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MANCHESTER — For some local students, the first steps on the path to peace begin right here in Manchester.

In the last five years three Burr and Burton Academy alumni have attended the Arava Institute for Environmental Studies, based in Israel, which works to transcend national borders and conflicts in the interest of environmental cooperation.

Michael Cohen, Rabbi Emeritus of the Israel Congregation of Manchester and faculty member at Bennington College, was among the founding faculty of the Arava Institute in the early 2000's.

"The Arava Institute really ties together all of my passions in one place," said Cohen."Arava addresses issues of peace, the environment, and cross cultural learning."

Karolinka Sowulewska, who graduated from Burr and Burton in 2012, attended the Arava Institute as a study abroad program while pursuing a degree in international security from Mount Holyoke College.

"I knew that I wanted some real world experience, and Rabbi Cohen directed me to Arava," said Sowulewska. "I immediately fell in love with their commitment to bringing together Israelis, Palestinians, and Jordanians on such important issues."

The Arava Institute has received immense support, both moral and financial, from the Manchester community. The program has also found support within the Vermont congressional delegation, and has been attended by students from the University of Vermont, Green Mountain College, and Bennington College.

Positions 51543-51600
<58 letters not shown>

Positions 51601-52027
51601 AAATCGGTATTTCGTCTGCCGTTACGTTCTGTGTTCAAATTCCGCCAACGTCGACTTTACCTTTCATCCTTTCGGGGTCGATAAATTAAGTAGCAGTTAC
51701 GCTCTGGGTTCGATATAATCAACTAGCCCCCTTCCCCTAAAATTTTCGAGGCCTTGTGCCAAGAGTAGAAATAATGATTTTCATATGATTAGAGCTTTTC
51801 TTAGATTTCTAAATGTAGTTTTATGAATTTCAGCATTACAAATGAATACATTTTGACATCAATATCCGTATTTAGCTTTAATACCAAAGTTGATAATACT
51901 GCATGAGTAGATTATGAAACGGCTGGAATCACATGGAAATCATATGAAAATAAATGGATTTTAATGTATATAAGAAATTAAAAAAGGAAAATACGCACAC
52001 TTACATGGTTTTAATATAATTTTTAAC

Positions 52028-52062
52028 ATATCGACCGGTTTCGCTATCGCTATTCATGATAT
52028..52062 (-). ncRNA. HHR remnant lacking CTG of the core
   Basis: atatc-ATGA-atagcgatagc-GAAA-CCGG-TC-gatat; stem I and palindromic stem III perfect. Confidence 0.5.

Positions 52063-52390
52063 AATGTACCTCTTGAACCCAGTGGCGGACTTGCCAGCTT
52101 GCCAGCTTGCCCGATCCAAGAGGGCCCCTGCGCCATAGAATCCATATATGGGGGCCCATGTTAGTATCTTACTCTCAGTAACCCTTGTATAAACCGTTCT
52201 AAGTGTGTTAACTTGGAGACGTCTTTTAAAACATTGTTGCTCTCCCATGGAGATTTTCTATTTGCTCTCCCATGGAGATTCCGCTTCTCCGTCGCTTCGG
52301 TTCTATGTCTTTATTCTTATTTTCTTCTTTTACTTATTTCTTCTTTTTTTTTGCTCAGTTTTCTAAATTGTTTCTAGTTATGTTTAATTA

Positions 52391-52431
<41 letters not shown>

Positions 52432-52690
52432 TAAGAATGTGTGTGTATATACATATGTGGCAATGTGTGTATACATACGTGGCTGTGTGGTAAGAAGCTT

"I think the Arava institute can be very beneficial for someone who chooses to use the experience as a study abroad program," said Cohen. "Often when students study abroad they are isolated with other American students, but at the Arava Institute students get to interact with a really international community and learn about a different region of the world, particularly one facing conflict."

For students, the lessons learned through the Arava institute permeate many aspects of their lives going forward.

"I think it's important to talk about contentious issues without getting hostile or violent," said Sowulewska. "It's a skill that I've learned to use on a daily basis."

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Through a state program that covers the costs of college level courses to be taught at Vermont high schools, Rabbi Cohen is able to offer the conflict resolution course he teaches at Bennington College to Burr and Burton students. Upon completion of the course students will receive college credit and a transcript from Bennington College.

"I teach a number of conflict resolution courses, and a lot of the work that I do at Arava translates well into what I teach," said Cohen. "In my classes I teach students about the dual narrative within the Arab-Israeli conflict, which is a very important subject."

This past week, Sowulewska spoke to the high school students in Rabbi Cohen's class about her experience at the Arava Institute.

"Learning to speak diplomatically is such a valuable life lesson," said Sowulewska. "It's so important for high school students to learn that they can have heated debates, but still appreciate those that disagree with them as individuals."

For educators like Cohen, the public benefit of programs like the Arava Institute can not be understated.

"The Arava Institute gives students a much broader perspective on the world, which is particularly important considering issues like climate change and peace building, which are so vital to our future," said Cohen. "Arava becomes a place where you can not only study and live within these values, but also bring those lessons home."

Those lessons become particularly vital during such tumultuous moments in our history.

"The United States engagement with the Middle East has been a long one, and it looks like it will continue into the future," said Cohen. "We here in the United States need to understand the Middle East more deeply than we do, and the best way to do that is to go and study there and live with people from the region."

Reach Chersise Madigan at 802-490-6471.


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